Selling the Community With Personal Experiences

 

December 8, 2017



A casual observation of advertising indicates success is in selling the experience, not the product.

Think about it. How many ads honestly admit “We got a pretty good product. Come buy some and find out.” Not many.

Instead, there is the vision of a hiker who has conquered a rugged peak and has settled down to an ice cold beverage he had in his pack, or the co-ed softball team who opened the cooler after winning the championship. The scene is descriptive enough the reader can almost feel the muscle aches from climbing the mountain and smell the dust from the winning run on the softball field.

The product, a well-known fountain drink or something else, is secondary to the experience. We are encouraged to live the scene vicariously by taking part in the product. And it works. It must or else the advertising industry would not be spending billions to tell us where to live, what to drive, what to eat, drink and wear.

The same theory applies to any given community. A couple of travelers stop at a random diner, attracted by as little as availability or as much as the welcoming facade. They may be on a cross-country adventure, a day trip from a nearby town or researching a new home town. The piece of pie, cup of coffee or evening meal are important, but secondary to their first impressions. The people they meet from exiting their car to returning after visiting the cafe are the first community ambassadors that will affect their judgement of the area. They will make the trip positive, maybe convince them to consider the move, or to the negative and keep them driving down the road.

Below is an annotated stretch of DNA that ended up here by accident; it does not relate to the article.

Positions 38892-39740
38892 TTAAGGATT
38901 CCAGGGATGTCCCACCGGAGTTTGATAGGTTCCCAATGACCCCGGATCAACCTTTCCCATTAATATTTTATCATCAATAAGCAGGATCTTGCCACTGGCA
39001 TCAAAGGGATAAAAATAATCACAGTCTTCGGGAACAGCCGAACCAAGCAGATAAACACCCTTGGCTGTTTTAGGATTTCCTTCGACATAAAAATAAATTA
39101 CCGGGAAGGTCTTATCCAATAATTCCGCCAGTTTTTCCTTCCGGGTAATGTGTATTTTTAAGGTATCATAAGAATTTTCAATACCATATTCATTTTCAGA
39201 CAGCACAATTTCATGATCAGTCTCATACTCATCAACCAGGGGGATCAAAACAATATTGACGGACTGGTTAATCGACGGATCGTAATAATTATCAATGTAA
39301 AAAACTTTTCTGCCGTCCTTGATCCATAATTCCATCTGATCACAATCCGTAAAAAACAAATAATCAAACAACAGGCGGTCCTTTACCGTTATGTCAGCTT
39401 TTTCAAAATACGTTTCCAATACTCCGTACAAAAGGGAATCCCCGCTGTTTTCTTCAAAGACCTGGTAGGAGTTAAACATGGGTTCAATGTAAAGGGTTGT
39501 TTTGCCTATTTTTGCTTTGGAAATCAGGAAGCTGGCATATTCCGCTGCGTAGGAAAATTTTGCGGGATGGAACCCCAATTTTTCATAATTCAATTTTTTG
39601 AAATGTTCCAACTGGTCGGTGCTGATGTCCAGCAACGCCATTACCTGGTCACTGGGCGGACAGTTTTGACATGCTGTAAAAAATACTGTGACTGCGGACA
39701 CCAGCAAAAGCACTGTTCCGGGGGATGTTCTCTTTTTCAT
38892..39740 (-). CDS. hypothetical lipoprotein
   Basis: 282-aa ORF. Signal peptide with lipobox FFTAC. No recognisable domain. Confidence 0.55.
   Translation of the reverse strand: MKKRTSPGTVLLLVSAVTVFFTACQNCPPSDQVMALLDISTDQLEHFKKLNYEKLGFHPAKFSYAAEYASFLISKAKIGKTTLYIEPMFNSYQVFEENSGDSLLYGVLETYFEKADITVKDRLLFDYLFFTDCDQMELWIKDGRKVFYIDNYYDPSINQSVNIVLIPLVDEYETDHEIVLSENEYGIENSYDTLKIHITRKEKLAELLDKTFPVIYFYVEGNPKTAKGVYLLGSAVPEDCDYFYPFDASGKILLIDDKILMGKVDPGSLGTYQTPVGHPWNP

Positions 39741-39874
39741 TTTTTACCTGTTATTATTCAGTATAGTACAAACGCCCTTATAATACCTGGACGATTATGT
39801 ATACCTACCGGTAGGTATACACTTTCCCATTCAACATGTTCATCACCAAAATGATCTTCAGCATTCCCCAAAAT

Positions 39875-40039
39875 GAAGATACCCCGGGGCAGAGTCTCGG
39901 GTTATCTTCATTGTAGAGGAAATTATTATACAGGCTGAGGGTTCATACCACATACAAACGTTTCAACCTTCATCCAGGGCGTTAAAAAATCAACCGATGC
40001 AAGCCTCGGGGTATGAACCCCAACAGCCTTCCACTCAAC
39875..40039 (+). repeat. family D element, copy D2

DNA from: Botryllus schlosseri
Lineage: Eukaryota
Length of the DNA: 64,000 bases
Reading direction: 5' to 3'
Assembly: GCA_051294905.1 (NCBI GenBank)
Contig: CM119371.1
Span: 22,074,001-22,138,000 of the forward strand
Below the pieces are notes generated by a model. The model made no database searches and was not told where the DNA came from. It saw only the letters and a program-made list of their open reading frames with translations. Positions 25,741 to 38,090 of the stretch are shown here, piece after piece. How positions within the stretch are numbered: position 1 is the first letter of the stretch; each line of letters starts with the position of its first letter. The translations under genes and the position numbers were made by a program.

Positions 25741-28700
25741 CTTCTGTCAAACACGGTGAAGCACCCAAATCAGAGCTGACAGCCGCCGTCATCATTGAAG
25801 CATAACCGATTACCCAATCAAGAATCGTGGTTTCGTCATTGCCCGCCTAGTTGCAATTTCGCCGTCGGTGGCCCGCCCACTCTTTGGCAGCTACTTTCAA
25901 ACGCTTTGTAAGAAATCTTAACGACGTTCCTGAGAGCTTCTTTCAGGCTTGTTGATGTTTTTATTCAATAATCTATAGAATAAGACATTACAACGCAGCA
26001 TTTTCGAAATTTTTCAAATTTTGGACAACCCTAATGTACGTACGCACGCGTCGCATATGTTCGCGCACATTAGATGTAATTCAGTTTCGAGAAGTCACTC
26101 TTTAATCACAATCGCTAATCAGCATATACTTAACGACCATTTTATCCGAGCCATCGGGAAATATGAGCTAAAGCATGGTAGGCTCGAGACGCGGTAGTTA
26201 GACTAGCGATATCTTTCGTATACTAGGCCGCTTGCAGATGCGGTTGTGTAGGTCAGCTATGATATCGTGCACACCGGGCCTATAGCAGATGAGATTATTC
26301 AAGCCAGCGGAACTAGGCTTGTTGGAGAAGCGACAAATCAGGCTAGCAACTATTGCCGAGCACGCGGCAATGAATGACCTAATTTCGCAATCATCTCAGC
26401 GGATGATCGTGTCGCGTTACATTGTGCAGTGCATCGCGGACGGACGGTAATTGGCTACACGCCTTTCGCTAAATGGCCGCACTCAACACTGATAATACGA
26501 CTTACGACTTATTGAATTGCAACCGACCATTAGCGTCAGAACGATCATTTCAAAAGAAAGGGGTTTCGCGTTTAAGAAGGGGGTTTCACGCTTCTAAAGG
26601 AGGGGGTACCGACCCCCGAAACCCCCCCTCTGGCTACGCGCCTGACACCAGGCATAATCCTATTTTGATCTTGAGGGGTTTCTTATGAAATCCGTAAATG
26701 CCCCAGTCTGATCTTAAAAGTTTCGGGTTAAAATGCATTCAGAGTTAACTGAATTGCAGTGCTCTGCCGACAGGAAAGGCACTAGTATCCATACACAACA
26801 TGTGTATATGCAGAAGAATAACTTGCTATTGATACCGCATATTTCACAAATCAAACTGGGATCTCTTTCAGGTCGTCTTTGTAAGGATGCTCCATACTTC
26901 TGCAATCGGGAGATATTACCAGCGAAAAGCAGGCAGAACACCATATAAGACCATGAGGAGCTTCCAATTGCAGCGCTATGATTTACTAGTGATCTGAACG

There are those who can recall the changing of a community with the gleam in their eye as if watching history change before them. They can tell a newcomer of the flood that caused relocation of a significant industry. They may know the history of a train robbery and how it changed law enforcement in the county. Experienced folk in the area will know of landmarks that can still be found off of the beaten path. The bright lights and obvious thoroughfares have their places, but people also have a curiosity of the first settler's home, the original schoolhouse in the county, stage stops from the territory period, or maybe where a movie producer filmed a scene for a major motion picture.

These stories often “sell” a community as more than it first looks.

It is the telling of these stories that make a town a community, and the people who are willing to tell those stories that make a visitor's unexpected stop magical.

The question is who is willing to be available with a pot of coffee, a soft chair and a warm smile to share those stories with people stopping off of the highway. The storytelling and sharing of forgotten facts could be what brings more interest to the area.

It's up to residents to decide how each will make their mark on the future. Is it through positive marks and cooperation, or the negative and "all for me" approach.

 

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